The problem we are having is that one of our barn cats, Midnight, is an avid hunter and literally the most athletic cat we have ever seen or owned.  He can jump and climb in ways that seem impossible and we are always amazed and shocked when we see him move and how agile he is.  The other two cats are just basic barn cats, who do great at catching rodents and such but don’t go out of their way to do crazy stunts or catch birds.

These skills make Midnight quite the bird predator.  He can catch them in mid air as they fly by, as well as climb the trees and get to their nests.  Every time we see him with one we catch him and take it away from him – whether it is dead or alive we take it away because we are trying to teach him to leave them alone.  Last summer this “training” seemed to be helping.

Because of him last year we took down all our bird feeders and just left up the bird houses because we didn’t want to lure the birds to their death.  We trimmed all the branches around a couple of the bird houses, to see if it would help because he couldn’t sit on them to get to the bird house.  The problem is that he is so athletic that he just climbs the trunk and sticks his paw right in the house while clinging to the trunk.

Last year we hung several bird houses on the side of the mill building, this worked great because he definitely can’t climb the wall to get to them.  But we still have a lot of houses on trees that the birds love and we need to find a way to keep him from them.

So our latest attempt at thwarting him is to put sheet metal around the trunks just below the birdhouses.  We picked a type that will rust, which I think will look nice and blend in with the trunk.  We put them up this week, since the swallows have returned and are beginning to nest.  Time will tell if he is athletic enough to figure out how to get around them.  But for now, the birdhouses are safe.

It is a hard spot to be in, we need the barn cats for rodent control, but we do’t want them to kill the birds.

Goat’s Milk Ice Cream

The warm weather made us feel summer-y and we decided to make our first ever goat’s milk ice cream.  I was able to skim the cream off the milk, albeit just a little bit off each jar since it naturally homogenizes.  It took several days, but we were able to get a quart of cream saved up and we made our basic ice cream recipe with it.  It was delicious!  And Braveheart and Little Miss, who can’t have cow’s milk, were able to enjoy some ice cream for the first time in a long time.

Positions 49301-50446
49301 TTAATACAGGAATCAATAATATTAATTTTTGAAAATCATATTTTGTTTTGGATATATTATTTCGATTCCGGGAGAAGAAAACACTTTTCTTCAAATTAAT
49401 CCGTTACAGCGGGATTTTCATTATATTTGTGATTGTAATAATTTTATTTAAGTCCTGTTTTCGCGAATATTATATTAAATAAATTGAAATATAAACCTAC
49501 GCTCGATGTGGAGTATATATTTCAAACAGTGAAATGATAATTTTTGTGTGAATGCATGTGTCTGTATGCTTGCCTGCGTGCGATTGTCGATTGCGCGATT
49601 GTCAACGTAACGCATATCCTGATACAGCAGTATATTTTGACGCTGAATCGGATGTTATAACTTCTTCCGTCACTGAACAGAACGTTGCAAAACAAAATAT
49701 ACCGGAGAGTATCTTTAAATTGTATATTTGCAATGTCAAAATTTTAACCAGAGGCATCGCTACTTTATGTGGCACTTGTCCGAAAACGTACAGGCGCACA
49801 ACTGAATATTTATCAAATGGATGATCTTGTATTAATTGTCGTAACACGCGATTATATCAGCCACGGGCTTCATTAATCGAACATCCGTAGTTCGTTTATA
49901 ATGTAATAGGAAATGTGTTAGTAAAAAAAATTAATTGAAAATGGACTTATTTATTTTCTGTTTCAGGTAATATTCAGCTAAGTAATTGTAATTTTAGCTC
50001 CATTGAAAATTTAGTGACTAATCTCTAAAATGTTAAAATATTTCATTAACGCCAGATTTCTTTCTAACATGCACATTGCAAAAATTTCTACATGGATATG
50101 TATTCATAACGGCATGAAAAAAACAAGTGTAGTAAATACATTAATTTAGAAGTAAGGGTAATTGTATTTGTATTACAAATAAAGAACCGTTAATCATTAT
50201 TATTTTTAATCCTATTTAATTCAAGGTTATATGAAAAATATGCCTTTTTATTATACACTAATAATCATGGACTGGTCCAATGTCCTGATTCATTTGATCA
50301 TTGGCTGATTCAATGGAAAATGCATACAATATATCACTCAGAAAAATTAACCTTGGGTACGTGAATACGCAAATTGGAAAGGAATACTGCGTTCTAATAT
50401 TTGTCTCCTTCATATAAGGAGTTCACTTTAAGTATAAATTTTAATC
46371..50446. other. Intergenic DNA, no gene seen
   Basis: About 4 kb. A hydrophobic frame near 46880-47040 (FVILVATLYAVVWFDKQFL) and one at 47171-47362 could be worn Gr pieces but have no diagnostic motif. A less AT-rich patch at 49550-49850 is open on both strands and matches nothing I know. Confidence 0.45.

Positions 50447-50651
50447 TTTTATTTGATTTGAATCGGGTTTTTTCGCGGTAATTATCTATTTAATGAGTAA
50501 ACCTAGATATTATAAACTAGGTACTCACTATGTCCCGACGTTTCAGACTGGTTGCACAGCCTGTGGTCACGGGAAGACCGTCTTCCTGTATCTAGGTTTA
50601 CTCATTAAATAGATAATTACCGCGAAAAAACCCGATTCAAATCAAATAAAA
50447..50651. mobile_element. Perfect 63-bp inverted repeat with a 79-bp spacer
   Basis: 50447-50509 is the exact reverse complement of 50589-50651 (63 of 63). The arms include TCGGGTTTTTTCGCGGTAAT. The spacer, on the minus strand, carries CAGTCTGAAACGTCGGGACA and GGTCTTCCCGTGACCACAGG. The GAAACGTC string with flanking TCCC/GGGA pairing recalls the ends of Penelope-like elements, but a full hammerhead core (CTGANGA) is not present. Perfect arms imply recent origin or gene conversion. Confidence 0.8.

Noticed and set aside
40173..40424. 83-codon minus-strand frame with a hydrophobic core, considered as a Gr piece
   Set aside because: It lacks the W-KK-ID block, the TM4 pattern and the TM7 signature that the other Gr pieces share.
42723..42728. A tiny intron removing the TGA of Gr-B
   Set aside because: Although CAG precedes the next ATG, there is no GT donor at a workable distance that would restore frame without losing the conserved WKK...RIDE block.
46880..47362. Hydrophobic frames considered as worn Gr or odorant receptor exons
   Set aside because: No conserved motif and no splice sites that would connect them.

Sunday Homestead Update – Easter

Happy Resurrection Day!

I hope you had a wonderful weekend, we enjoyed good fellowship, good food, and good family time.

Green is beginning to pop up all over the place…a sign that spring is here.

Gooseberry Bush

Overwintered Garlic


We have been preparing the garden because our first outdoor planting is next weekend.  This year I am trying out doing hoops over the garden boxes that will have cabbage, beets, turnips, spinach, and lettuce.  I will use light frost fabric over the hoops to provide pest protection and hopefully extend the season on both the spring and the autumn end.  I got all the hoops in the ground this week, and will put the fabric over them after planting next weekend.

We also got the drip system up and running and checked for leaks and breaks.  We will still have some hard freezes, so we will have to blow it out again, but we wanted to be sure it didn’t need any maintenance.

The lambs are doing well.  The little moorit ewe lamb born this last week has been named Rose.  She is doing pretty well, though not as vigorous as we would like.  Here she is investigating one of the barn cats:

We are still waiting on our last lambing.  Fiona is now past the expected due date range guessed by the ultrasound.  She is almost as wide as she is tall!  We are expecting large twins from her based on her size…or maybe small triplets?  Any day now!

Springtime on the high-altitude homestead!